Thursday, September 15, 2011

September 15 - Tennessee Civil War Notes

15, Life in a Confederate camp of instruction [boot camp]; a letter from Sergeant Fayette McDowell at Camp Myers [Overton County, Tenn.] to his sisters at home in the Cherry Creek community in White County
Camp Myers
September 15th, 1861
Dear Sisters:
I will send you a letter if I get it done in time. I write letters for the boys in my idle time, which is not much; until I don't have time to write to you as often as I want to. I will explain to you what I have to do in a day. The drum taps at five in the morning, which is before day, you know. Well I have to get up, wake up the company, call them into line, call the roll, [and] dismiss them. I have then to go to every tent and enquire who is sick. Set their names o­n paper to hand to the surgeons. I have also to look over the list and count those who were absent, those able for duty, those absent o­n account of sickness, et. Set it all down to hand to the adjutant of the regiment. I then go to headquarters to hand in my reports. Next I eat breakfast; next I call the company into line to go o­n drill. Number them off and march them to the drill front.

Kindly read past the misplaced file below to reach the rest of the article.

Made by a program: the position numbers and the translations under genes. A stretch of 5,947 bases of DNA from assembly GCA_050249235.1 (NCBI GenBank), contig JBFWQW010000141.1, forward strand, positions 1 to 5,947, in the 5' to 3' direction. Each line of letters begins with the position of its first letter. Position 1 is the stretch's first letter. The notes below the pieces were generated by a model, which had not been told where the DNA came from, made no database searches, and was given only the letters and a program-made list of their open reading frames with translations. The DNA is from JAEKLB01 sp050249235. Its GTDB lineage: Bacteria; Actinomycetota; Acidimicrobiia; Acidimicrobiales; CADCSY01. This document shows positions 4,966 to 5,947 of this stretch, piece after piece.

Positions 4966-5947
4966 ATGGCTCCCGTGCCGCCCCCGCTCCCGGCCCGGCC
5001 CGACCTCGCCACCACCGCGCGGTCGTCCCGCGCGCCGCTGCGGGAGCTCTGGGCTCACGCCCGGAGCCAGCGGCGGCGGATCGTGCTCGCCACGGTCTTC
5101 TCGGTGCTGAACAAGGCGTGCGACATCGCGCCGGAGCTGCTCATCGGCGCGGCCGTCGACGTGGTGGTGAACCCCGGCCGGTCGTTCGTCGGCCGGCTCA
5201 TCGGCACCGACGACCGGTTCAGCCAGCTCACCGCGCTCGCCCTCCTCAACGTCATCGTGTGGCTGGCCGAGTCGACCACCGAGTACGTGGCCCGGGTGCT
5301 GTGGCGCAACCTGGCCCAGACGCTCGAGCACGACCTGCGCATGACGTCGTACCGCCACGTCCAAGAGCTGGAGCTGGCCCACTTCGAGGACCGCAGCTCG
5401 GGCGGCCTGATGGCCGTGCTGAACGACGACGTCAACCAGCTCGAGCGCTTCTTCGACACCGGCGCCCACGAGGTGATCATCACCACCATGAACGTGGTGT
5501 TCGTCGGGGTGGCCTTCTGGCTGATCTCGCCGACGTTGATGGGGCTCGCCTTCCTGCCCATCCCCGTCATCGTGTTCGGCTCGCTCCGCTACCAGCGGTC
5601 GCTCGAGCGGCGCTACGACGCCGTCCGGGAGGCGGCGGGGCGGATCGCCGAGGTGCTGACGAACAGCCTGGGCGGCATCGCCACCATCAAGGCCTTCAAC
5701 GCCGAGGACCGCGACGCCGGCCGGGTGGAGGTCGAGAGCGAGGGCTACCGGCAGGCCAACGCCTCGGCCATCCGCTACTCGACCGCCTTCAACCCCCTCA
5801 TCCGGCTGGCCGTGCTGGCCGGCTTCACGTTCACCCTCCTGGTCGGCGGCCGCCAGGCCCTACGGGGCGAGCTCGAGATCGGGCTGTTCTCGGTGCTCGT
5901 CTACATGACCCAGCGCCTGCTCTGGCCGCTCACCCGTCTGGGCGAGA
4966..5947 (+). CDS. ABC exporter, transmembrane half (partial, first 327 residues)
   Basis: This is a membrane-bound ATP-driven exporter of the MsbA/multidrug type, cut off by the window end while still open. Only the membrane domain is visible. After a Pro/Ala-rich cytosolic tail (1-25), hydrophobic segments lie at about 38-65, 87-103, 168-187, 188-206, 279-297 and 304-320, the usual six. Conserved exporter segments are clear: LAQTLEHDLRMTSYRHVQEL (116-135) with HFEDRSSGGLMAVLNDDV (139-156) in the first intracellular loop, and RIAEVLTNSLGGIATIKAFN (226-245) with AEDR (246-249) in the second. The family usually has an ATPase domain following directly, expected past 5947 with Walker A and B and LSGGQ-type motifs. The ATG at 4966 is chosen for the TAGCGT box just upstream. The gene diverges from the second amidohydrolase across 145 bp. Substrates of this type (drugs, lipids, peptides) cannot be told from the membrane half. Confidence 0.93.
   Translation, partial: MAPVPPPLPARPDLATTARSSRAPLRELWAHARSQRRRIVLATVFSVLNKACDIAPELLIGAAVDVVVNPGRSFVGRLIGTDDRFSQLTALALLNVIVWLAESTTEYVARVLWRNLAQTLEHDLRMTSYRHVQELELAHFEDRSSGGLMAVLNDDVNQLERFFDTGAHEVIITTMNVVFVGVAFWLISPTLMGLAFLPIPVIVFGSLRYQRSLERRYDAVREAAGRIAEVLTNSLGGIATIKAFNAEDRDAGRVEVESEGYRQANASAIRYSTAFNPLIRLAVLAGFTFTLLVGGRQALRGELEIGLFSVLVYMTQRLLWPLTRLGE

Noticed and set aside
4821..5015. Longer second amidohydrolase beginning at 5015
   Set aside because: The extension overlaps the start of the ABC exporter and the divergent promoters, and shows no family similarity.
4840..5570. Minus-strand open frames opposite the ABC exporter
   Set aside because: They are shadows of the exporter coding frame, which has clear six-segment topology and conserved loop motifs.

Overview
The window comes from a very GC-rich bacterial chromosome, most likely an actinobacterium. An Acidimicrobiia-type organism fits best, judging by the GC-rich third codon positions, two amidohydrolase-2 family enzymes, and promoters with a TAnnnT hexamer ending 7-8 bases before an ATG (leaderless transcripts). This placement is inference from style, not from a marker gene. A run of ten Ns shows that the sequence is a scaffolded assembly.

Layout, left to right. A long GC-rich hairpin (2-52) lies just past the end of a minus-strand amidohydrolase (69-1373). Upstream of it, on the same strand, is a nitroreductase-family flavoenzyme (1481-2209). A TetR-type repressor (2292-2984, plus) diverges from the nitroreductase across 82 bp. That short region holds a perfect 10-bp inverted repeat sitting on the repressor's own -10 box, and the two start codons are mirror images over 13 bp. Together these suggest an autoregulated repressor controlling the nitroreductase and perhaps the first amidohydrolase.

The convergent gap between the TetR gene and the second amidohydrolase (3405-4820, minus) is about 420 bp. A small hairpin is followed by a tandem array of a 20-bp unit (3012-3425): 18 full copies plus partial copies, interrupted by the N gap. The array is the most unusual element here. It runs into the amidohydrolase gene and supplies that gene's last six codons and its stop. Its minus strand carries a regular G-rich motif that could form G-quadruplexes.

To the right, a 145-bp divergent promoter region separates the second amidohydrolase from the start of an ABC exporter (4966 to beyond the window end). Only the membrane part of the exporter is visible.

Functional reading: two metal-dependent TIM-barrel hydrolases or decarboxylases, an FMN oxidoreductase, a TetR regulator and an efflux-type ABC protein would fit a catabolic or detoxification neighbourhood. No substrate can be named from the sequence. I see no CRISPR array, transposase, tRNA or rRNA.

Sometimes I drill them. They ought to set me over them every day, for I am the best in our company, so they say, and it is so by odds.
When the drill is over, I march the company to the tents. Next I go to officers' drill, not obligated to attend their drill but go o­nly to be up with any o­ne. I get in from all drill at half past ten. I then detail the guard, which has to be mounted at 12 o'clock. Hand the list to another sergeant, and sit down, rest sometimes, at other times I write for myself or others, at 12 o'clock I eat dinner. at 1 o'clock I take back the guard list, call up the guard and march them to headquarters or get some other sergeant to take them.
I then go to the commissary and draw provisions for the company, every other day lately, this takes me about 1 hour. The other sergeants divide the rations among the messes. Six men in a mess in o­ne tent. I have a mess to myself if I choose. I have four others with me. Choosing to sleep with them to help keep my mess in order [sic]. This takes me two hours. We then call the company o­n the street and drill them in the manual of arms (I have drilled them nearly every day at this drill) till 3 o'clock. We then rest till 4 and then call up the company to go to the field for regimental drill. They put the whole regiment together and drill 1 1/2 hours, sometimes in a run, or, as we say, o­n double-quick time. We then come to camps, put o­n our coats and caps and uniforms, and go o­n dress parade, takes half an hour. I then march the company to camps, call the roll, dismiss the company and set them to getting supper. I have a negro to cook for me. We drafted three free negroes, and for close attention to duties and not asking for a furlough, the Captain gave [one negro] to me. You know I feel big. He don't cost me anything. At seven I eat supper. Between seven and nine I write letters, love letters sometimes, for the boys. I gave give away about 4 quire of paper and wrote letters o­n about half of it.